“I’ve got the higher arm slot,” he told me, “so for me to get up and let my arm work I have to really stay back a lot longer and get my arm out a little sooner. At this point it’s natural. When I was learning, I always pointed to second.”
Pointing the ball toward second base was commonly taught, though some pitching experts today believe it creates more stress on the shoulder and arm, preferring a righthanded pitcher, for instance, to “show” the ball more toward third base or shortstop in the load phase.
Moreover, to get to his high arm slot, Harvey loads the ball far away from his head and so high that his right elbow gets higher than his shoulder, creating a stressful position known as elevated distal humerus.
But if you can throw a baseball 100 mph, where is the incentive to change? The incentive only comes with failure or injury, which have brought Harvey to this next phase of his career: the transition phase.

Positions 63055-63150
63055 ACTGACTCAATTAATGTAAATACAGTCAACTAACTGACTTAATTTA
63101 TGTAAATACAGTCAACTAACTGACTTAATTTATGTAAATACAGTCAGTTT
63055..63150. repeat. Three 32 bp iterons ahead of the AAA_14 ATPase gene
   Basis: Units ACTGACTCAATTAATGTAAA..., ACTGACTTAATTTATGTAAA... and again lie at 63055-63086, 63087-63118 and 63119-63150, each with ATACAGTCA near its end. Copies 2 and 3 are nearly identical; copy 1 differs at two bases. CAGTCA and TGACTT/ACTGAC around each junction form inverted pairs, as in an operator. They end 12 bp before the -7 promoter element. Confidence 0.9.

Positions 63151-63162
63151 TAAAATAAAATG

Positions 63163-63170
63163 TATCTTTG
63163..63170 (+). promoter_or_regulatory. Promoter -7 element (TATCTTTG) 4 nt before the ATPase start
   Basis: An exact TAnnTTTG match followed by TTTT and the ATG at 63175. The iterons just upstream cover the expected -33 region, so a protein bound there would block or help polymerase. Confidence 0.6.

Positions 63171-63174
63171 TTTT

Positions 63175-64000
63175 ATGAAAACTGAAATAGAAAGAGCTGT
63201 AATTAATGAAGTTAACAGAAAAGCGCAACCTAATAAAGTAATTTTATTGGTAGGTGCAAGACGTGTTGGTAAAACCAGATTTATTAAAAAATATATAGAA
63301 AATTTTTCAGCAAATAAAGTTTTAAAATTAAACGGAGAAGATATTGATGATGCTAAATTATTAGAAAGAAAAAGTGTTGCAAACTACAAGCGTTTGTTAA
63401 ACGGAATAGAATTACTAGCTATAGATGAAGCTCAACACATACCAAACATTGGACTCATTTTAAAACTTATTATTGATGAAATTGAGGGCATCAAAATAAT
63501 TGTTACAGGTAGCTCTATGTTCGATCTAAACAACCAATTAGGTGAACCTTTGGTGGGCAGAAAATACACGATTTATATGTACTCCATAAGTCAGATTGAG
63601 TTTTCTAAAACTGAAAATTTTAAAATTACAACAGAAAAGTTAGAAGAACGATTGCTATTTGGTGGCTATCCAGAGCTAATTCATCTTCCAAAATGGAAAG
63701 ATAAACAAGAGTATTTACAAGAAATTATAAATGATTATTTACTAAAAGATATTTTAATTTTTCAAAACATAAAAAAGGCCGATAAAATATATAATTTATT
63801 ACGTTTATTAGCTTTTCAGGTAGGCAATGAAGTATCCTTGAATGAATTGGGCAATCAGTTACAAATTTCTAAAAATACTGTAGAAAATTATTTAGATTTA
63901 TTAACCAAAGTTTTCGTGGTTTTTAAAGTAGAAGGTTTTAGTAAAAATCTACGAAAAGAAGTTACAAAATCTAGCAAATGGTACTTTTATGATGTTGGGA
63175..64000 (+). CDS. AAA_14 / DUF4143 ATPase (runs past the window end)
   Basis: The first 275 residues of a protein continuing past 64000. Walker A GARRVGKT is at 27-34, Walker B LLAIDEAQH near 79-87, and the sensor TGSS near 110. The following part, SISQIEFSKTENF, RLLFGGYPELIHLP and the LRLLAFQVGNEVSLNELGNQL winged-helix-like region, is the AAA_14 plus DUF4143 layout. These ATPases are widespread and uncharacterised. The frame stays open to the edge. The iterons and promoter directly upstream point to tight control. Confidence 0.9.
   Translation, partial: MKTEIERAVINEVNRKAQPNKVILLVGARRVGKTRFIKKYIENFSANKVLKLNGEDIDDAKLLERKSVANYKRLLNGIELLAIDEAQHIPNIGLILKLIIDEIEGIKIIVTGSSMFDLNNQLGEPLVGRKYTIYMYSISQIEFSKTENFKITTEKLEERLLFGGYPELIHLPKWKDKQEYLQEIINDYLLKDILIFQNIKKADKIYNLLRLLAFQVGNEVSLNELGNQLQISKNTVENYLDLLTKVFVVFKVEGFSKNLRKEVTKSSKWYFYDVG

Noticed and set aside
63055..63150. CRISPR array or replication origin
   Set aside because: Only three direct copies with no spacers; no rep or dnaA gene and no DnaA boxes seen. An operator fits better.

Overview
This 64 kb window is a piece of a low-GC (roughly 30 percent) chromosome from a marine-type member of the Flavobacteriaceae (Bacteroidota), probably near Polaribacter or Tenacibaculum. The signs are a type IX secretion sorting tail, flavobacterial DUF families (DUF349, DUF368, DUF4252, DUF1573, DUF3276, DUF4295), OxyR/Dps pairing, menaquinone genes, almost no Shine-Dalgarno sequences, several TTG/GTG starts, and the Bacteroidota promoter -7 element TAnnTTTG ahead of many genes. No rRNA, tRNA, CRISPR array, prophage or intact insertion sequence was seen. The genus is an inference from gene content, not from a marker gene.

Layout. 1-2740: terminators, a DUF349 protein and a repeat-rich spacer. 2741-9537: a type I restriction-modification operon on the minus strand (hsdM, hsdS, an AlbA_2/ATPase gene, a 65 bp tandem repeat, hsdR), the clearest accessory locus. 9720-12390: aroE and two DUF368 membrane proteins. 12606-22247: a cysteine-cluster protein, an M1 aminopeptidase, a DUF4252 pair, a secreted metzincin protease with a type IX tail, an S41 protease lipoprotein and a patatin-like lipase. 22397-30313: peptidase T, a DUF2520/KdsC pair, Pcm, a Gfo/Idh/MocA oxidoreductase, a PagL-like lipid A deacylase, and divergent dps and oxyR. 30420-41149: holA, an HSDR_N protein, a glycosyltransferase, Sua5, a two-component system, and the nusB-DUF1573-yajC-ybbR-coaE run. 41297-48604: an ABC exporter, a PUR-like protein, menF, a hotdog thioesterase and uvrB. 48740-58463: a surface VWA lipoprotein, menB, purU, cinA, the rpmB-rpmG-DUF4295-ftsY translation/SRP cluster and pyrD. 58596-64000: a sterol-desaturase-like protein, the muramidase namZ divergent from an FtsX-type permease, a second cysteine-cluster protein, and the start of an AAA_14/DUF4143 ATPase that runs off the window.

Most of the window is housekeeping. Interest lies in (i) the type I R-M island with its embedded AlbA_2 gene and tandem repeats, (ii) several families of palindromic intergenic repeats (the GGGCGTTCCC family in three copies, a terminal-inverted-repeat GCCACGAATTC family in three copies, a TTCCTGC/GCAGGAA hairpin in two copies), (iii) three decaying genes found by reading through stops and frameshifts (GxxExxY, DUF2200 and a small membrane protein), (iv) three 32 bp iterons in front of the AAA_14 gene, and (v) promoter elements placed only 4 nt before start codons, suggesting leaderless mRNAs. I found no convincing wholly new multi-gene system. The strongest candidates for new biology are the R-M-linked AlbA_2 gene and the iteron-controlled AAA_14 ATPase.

Harvey deserves the opportunity to defend himself for his actions Saturday, when reports claimed that he suffered so badly from a headache that he texted pitching coach Dan Warthen that he could not make it to Citi Field for the game against Miami. (Protocol requires a player in such situation to call, not text, either the trainer or Collins.)
Whether the cause of his three-game suspension was “miscommunication” or a dereliction of his professional obligations is great tabloid fodder, but it is of relatively minor importance in the scope of his career and the direction of the Mets.
Coming off a second serious surgery, and needing more time to see if his once-fearsome fastball can return, Harvey should not be judged against his greatness from 2013. He is a recuperating pitcher in transition. He should be measured by incremental progress. In the meantime, when and where he might successfully make that transition are mysteries greater than his headache Saturday.